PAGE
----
The Gold Rush | Movie review
Chaplin’s classic screens in a restoration at the Siskel.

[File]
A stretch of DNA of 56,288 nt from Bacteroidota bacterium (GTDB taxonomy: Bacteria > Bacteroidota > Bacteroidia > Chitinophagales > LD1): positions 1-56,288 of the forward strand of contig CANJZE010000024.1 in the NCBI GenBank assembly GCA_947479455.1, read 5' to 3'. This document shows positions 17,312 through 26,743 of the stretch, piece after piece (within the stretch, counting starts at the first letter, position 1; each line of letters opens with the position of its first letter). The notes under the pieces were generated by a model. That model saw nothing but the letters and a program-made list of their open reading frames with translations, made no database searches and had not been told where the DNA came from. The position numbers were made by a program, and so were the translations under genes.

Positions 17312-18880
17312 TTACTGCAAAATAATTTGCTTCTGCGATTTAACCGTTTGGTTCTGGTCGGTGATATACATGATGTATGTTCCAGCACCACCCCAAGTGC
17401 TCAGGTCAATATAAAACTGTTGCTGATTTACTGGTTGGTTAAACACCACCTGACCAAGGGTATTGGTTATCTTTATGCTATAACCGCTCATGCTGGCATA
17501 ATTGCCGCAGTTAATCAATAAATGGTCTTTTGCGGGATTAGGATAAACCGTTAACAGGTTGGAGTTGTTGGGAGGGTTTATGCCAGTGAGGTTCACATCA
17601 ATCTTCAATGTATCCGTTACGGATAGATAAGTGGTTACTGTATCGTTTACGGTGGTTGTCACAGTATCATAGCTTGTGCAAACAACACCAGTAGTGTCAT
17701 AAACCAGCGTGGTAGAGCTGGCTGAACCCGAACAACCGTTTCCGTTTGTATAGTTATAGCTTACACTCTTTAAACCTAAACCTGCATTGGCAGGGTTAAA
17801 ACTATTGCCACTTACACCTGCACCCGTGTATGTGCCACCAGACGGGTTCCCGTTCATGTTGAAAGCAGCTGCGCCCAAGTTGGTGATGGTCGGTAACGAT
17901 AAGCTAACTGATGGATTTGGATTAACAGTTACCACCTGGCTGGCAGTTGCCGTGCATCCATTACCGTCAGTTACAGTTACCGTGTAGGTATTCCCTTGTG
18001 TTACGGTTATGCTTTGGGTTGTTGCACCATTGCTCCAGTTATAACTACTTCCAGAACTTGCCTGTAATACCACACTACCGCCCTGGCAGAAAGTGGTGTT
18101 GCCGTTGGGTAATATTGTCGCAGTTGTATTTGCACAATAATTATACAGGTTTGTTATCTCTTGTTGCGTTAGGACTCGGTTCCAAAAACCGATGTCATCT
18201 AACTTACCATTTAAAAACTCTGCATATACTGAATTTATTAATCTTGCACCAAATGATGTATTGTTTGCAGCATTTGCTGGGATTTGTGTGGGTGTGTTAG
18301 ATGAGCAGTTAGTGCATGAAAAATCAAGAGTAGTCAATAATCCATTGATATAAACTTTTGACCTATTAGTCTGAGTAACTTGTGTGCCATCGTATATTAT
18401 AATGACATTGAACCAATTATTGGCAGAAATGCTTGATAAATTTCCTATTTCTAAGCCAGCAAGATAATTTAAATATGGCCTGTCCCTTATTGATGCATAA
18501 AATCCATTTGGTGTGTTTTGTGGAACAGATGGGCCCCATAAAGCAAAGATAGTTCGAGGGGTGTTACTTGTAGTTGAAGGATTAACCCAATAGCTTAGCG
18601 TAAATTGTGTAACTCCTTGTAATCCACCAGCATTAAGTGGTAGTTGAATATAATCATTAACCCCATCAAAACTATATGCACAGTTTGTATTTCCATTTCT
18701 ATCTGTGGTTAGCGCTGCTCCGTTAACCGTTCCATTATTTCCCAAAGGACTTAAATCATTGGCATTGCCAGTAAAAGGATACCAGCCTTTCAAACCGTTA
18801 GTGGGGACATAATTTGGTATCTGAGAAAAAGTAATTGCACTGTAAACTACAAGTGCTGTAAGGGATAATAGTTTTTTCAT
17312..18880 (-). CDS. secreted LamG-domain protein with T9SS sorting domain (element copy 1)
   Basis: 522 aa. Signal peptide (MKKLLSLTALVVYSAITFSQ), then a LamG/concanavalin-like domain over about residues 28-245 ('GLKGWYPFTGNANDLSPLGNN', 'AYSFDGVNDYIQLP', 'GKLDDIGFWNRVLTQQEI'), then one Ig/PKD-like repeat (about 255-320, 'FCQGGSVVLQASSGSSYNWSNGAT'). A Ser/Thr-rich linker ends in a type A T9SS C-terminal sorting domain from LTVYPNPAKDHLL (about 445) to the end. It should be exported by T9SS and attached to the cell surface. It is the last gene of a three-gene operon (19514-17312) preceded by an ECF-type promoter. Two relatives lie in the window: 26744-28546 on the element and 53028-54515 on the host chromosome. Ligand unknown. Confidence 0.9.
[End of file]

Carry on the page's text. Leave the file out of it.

Charlie Chaplin goes a-prospectin’, eats his shoe and works miracles with a fork and dinner rolls in this classic of the silent era. Chaplin reputedly said this was the film he wanted to be remembered for, and you can understand why. Without the sentimentality of City Lights or the political edge of Modern Times, The Gold Rush is simply undiluted Chaplinania, with one briskly staged gag after another. The movie peaks early, as the Tramp and disheveled cohort Big Jim McKay (Mack Swain) fend off hunger during a long storm. The finale, which finds their cabin dangling over a cliff, likewise brings down the house (yuk, yuk). The Siskel is showing the original cut, not Chaplin’s 1942, narration-added edit.